2021 Alfa Romeo Giulia Quadrifoglio Review
Price & Specs9
Interior & Practicality8.5
Performance & Economy9.5
Ride & Handling10
Running Costs & Warranty6.5
What we like:
  • A sublime performance car that's also civilised
  • Excellent drivetrain and bi-modal exhaust
  • The typically emotional Alfa Romeo design
What we don't like:
  • Some missing equipment such as LED headlights
  • Centre screen quality could be better
  • A big jump in price from the lesser Veloce
8.7DiscoverAuto Rating

Alfa Romeo is a brand has been around for 110 years and in that time they have developed a cult-like following among those who appreciate and love everything automotive. It is known for its beautiful Italian curves and leather filled cabins and an Alfa Romeo to a petrolhead is like ecstasy to an addict. We tested the Alfa Romeo of all Alfa Romeos: the 2021 Alfa Romeo Giulia Quadrifoglio to see what the hype is all about.

Rivalling the BMW M3, Mercedes-AMG C63 S and the Audi RS5 Sportback, the Giulia offers practical motoring to those who want to go [much] faster than the average sedan. For the 2021 model year, the Giulia range had a very light facelift that added a touchscreen infotainment system, different interior trims and some light exterior upgrades to keep it up to date against newer rivals. So how does the Alfa stack up with its more serious German rivals? Let’s find out.

Price & Specs: 9/10

The 2021 Alfa Romeo Giulia range now consists of five models: the $63,950 plus on-road costs entry-level Giulia Sport, the $71,450 Giulia Veloce, the Quadrifoglio we tested at $138,950 plus on-road costs and above it, the very limited Giulia GTA and GTAm, which cost an astronomical $268,000 and $288,000 respectively.

The 2021 Alfa Romeo Giulia Quadrifoglio comes with 19-inch alloy wheels, a carbon fibre bonnet, carbon fibre exterior and interior trim pieces, automatic bi-xenon headlights with LED tailights, a bi-modal exhaust, electric dampers, drive mode selection, an 8.8-inch touch screen infotainment screen with Tom Tom satellite navigation, wired Apple CarPlay and Android Auto, digital radio, a 14-speaker Harmon Kardon audio system, wireless smart phone charging, leather and alcantara power-operated front seats with electric lumbar adjustment, driver’s seat memory functionality, heated front and rear seats with a heated steering wheel, dual-zone climate control, ambient interior lighting, heated and auto-folding exterior mirrors and keyless entry and push button start as standard.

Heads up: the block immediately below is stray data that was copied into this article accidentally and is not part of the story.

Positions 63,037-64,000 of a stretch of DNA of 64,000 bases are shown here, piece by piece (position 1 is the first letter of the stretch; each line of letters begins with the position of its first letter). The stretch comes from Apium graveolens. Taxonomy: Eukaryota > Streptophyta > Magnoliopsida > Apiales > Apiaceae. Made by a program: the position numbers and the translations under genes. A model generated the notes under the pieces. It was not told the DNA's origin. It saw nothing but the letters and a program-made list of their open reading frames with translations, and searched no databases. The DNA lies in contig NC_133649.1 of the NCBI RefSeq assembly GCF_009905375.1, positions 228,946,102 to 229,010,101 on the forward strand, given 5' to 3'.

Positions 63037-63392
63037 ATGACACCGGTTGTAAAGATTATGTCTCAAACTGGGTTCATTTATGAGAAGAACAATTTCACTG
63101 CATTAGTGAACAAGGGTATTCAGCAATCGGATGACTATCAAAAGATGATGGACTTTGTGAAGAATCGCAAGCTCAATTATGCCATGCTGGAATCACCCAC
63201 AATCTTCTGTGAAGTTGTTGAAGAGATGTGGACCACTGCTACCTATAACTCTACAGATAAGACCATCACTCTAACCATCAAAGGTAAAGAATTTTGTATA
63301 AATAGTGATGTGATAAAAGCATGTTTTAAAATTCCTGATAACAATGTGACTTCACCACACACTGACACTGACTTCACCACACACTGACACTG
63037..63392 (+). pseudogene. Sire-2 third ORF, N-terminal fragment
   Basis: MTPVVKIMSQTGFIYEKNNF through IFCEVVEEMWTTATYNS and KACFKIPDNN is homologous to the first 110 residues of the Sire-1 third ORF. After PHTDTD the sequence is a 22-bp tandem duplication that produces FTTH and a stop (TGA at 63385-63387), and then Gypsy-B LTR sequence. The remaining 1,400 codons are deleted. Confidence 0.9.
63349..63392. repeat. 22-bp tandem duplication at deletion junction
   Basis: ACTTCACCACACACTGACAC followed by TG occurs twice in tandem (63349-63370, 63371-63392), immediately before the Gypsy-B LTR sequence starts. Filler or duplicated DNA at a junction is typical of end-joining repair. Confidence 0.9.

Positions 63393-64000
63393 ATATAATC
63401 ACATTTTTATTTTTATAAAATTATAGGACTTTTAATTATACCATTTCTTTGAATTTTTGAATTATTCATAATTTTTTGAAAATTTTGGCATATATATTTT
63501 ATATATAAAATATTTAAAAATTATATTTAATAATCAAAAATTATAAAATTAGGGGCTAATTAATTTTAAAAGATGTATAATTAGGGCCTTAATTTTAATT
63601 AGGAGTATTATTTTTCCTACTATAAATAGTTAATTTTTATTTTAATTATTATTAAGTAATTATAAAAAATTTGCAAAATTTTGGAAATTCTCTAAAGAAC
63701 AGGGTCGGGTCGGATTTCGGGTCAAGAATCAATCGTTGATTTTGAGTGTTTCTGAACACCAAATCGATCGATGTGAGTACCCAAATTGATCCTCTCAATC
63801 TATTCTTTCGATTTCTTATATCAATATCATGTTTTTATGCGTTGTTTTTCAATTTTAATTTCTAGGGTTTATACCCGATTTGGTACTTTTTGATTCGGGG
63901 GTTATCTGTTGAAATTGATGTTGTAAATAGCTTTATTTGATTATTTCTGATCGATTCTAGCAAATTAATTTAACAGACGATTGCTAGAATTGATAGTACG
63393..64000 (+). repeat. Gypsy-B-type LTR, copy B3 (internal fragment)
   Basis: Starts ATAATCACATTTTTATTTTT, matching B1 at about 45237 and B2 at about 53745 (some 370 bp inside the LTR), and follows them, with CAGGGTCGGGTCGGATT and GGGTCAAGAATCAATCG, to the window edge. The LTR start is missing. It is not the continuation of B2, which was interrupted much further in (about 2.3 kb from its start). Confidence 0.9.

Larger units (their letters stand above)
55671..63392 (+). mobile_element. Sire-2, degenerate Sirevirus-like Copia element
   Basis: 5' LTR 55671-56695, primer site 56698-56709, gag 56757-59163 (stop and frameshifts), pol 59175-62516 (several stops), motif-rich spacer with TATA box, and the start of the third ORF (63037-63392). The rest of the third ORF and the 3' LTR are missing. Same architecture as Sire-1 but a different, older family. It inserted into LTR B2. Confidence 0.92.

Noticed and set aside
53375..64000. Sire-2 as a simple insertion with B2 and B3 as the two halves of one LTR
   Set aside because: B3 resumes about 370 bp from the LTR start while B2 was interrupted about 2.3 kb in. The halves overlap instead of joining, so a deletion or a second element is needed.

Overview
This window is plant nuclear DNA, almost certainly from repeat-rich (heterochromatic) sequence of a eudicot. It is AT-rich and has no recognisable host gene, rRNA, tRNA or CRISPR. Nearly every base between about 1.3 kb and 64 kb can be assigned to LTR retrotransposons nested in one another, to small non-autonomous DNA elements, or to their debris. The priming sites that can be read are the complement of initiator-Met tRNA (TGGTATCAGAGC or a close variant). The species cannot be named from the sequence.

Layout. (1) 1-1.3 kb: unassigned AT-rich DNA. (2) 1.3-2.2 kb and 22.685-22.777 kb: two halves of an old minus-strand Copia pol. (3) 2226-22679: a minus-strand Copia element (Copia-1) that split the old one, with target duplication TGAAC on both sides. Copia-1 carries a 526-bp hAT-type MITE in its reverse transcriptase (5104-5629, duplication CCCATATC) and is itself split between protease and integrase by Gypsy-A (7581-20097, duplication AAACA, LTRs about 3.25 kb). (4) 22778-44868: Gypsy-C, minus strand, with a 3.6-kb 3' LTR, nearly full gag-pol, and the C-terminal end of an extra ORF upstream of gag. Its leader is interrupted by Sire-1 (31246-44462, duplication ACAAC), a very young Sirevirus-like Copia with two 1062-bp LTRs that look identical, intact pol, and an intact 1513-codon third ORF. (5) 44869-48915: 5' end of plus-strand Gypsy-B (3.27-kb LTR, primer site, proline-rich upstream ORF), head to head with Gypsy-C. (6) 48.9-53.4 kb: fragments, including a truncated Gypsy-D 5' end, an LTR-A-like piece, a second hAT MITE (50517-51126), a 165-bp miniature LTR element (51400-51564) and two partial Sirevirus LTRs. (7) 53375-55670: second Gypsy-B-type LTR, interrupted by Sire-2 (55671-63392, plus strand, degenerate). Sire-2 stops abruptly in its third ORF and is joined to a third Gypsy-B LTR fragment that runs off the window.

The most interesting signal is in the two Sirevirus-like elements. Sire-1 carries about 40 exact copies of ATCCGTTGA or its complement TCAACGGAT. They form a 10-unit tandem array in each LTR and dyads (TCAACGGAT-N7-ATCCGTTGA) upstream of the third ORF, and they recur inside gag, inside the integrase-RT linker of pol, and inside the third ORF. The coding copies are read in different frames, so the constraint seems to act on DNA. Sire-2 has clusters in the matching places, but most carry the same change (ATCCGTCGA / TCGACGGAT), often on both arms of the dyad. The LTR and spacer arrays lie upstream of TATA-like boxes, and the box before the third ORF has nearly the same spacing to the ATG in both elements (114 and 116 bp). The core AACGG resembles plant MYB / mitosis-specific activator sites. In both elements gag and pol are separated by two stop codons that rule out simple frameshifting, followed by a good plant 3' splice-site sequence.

Safety features include six airbags, blind-spot monitoring with rear cross-traffic alert, front and rear parking sensors with a rear view camera, adaptive cruise control with stop and go functionity, lane keep assist with tracing, lane departure warning, forward collision alert, autonomous emergency braking (AEB) with pedestrian detection, driver fatigue detection, auto high beam, anti-glare mirrors, speed sign recognition and tyre pressure monitoring.

There are a few options available on the 2021 Alfa Romeo Giulia Quadrifoglio: $1,000 yellow or black painted brake callipers, $1,300 alternate wheel options, $13,500 carbon ceramic brakes and $8,250 Sparco carbon fibre sports seats.

‘Alfa Red’ is the only no-cost colour option for the Giulia Quadrifoglio, fitting as it’s an iconic colour for the brand which has adorned Alfas since the 1920s. Other colours that are available are ‘Vulcano Black’, ‘Missano Blue’, and ‘Vessuvio Grey’, which cost a further $1,850. There are also a few other paint colours that are known as ‘tri-coat’ colours: ‘Verde Montreal’, ‘Trofeo White’ and our test car’s ‘Competizione Red’ for an extra $3,650.

Despite its high pricing, there are a few features we think the Alfa should have as standard. Being a high-end car in 2021 and not featuring LED headlights (let alone Matrix or laser headlights) is poor, as is the lack of a heads-up display and live traffic updates for the navigation system. And the optional sunroof on the Giulia Veloce? Not available on the Quadrifoglio. We’d also love to see the optional Akrapovic exhaust and exposed carbon fibre roof from the UK-spec car made available locally.

The 2021 Alfa Romeo Giulia has a few rivals that challenge its standard equipment and price; first of which is the new 2021 BMW M3, which is priced from $144,471 plus on-road costs. That’s $5,521 more expensive than the Giulia, though to get an automatic gearbox, you’ll need the $154,471 BMW M3 Competition (which is a $15,521 difference). The M3 gains a 360-degree surround view camera, rear AEB, automatic parking, Laser LED headlights, heated exterior mirrors, a power bootlid, two extra speakers for a total of 16, a larger 10.25-inch centre screen and a digital driver’s display. We think all of this extra equipment is worth the extra money for the standard M3 – though not the M3 Competition.

Other competitors to the 2021 Alfa Romeo Giulia Quadrifoglio include the $168,176 Mercedes-AMG C63 S sedan and the $150,777 Audi RS5 Sportback. As a value perspective, the Alfa stacks up well when compared to its German rivals. It offers a large amount of standard equipment for the least amount of money – the M3 has more features than the Giulia, but it is also a huge $15,521 more when you take into consideration the automatic gearbox.

Performance & Economy: 9.5/10

The soul to any Alfa Romeo is its engine – it beats like a heart and connects the driver with the car in an emotional way. Thankfully for the petrolhead, the engine powering the 2021 Alfa Romeo Giulia Quadrifoglio encapsulates this perfectly.